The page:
Wind Turbines

Schmidt-Shaw

This summer our little town of Blue Hill got some major upgrades near by. The state energy board approved a $140 Million wind farm.

The Cottonwood Wind Project plans to have 52 turbines and a capacity to generate 89.5 megawatts of power.

Wind-farm-Wintering-Hills-in-Canada

Funded by NextEra Energy Resources, the nation’s biggest wind developer, the project will produce about $800,000 a year in lease payments to 35 landowners and about $864,000 a year in local taxes. They project a 7% increase in tax revenue for Webster county. It will also create five permanent, full-time jobs, and about 300 temporary jobs during their construction. 

The Nebraska Power Review Board approved the project on the condition that it sign a power purchase agreement with them. It is expected to be signed by the end of the year. NPPD is currently in the process of lining up industrial and manufacturing customers that are seeking to use nature friendly energy resources. Those companies will be contracted for “renewable energy credits” to cover most of the wind farm’s generation.

At least two companies have expressed interest in buying about 65 megawatts of credits through the Blue Hill project. It’s also possible that the project will help attract a new company to Nebraska seeking to use green energy and lock in a good price for electricity through a 15-year contract. Since the developer purchased equipment prior to January 1st, the project will qualify for federal energy production tax credits.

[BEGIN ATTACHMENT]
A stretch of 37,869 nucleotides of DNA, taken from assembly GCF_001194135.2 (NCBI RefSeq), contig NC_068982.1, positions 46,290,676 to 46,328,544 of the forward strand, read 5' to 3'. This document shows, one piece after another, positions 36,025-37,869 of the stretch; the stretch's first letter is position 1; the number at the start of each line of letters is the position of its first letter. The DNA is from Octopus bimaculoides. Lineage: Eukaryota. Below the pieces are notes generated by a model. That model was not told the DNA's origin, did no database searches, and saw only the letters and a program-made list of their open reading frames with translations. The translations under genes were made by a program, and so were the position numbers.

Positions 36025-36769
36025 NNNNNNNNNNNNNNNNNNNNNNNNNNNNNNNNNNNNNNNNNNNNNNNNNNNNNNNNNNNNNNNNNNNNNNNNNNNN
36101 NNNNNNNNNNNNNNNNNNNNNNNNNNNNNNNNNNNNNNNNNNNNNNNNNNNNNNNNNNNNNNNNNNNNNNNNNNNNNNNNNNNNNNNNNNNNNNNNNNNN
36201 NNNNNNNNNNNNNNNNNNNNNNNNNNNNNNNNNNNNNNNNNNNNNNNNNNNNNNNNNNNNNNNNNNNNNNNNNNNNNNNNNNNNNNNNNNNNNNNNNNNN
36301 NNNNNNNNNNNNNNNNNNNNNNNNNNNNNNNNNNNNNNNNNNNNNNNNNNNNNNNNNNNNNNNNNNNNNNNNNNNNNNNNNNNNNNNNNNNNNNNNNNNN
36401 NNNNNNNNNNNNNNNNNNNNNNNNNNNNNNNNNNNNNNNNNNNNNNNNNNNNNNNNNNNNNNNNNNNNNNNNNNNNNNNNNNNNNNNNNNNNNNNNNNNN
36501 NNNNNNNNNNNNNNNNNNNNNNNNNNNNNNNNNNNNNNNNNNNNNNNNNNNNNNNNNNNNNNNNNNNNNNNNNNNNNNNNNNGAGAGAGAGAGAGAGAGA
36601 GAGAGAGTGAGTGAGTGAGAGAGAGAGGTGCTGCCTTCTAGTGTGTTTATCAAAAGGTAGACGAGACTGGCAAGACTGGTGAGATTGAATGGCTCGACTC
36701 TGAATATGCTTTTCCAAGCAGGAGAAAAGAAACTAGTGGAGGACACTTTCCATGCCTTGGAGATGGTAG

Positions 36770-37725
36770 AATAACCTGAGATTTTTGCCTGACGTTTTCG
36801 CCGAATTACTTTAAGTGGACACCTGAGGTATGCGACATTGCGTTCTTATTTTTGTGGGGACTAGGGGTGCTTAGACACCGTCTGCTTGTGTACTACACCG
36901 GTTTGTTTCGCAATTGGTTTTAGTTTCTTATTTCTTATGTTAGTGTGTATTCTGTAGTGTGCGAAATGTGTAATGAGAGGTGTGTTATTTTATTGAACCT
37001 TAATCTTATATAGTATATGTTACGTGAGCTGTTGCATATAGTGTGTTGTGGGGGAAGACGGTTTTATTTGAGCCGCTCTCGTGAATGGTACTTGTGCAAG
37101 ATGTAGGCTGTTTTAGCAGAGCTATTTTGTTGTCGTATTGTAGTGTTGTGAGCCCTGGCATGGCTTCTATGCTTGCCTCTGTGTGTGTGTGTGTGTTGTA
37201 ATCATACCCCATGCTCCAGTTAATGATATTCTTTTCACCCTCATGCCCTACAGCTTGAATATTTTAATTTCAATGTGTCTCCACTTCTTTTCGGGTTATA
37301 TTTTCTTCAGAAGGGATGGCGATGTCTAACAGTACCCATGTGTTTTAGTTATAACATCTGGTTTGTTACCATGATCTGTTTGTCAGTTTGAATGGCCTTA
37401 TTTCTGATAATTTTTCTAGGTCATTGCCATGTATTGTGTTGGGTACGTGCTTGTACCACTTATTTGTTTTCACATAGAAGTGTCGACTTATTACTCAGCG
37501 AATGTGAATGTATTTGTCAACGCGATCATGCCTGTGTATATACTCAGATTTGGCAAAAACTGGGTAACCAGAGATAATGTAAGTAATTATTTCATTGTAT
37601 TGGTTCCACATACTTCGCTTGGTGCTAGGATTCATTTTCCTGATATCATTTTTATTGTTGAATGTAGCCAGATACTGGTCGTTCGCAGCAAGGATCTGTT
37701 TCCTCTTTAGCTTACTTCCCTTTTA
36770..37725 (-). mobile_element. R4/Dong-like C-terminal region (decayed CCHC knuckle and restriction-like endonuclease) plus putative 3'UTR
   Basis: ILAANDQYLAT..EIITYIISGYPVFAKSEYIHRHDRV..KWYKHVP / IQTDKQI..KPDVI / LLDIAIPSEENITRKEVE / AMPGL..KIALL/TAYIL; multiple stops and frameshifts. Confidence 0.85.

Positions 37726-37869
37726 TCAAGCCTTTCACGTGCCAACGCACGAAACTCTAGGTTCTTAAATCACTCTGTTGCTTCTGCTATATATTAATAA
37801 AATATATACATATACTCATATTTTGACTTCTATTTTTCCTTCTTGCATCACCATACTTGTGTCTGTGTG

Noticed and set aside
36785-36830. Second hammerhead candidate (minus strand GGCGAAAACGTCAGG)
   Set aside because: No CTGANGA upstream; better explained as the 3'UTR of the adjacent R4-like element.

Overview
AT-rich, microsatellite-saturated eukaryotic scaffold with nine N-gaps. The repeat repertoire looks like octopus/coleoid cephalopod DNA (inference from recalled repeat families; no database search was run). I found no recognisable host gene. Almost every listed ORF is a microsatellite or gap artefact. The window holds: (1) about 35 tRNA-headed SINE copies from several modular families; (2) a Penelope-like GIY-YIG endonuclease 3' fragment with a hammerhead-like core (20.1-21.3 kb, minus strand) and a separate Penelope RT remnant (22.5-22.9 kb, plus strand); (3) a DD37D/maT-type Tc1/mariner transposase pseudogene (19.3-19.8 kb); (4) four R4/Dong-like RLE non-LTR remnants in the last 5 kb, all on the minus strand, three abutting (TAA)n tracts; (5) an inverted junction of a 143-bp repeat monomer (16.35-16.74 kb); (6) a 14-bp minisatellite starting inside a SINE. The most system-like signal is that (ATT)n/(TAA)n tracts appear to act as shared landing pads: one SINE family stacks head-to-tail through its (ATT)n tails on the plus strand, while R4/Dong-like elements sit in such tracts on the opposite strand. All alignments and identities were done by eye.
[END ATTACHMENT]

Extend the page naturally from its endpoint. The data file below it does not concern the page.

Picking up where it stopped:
Mrs. Bonifas, Blue Hill Teacher, speaks her mind about the wind turbines, “In many ways I think they are a good addition because of the power that we can generate without coal, and the revenue that can be generated for our school and for landowners.”

She goes on to say ”I don’t like the fact that they are permanent, so at this point there is no changing of anyone’s mind whether they want them or not.I think there are many pros and cons to the windmills, but the truth is that we as a society use a lot of power, and as the population continues to grow, and we continue to use more power, we have to prepare ourselves for new ideas in alternative sources of power and fuel.”
The new additions south of Blue Hill have already caused controversy and debate, but they will provide benefits to the community for years to come.

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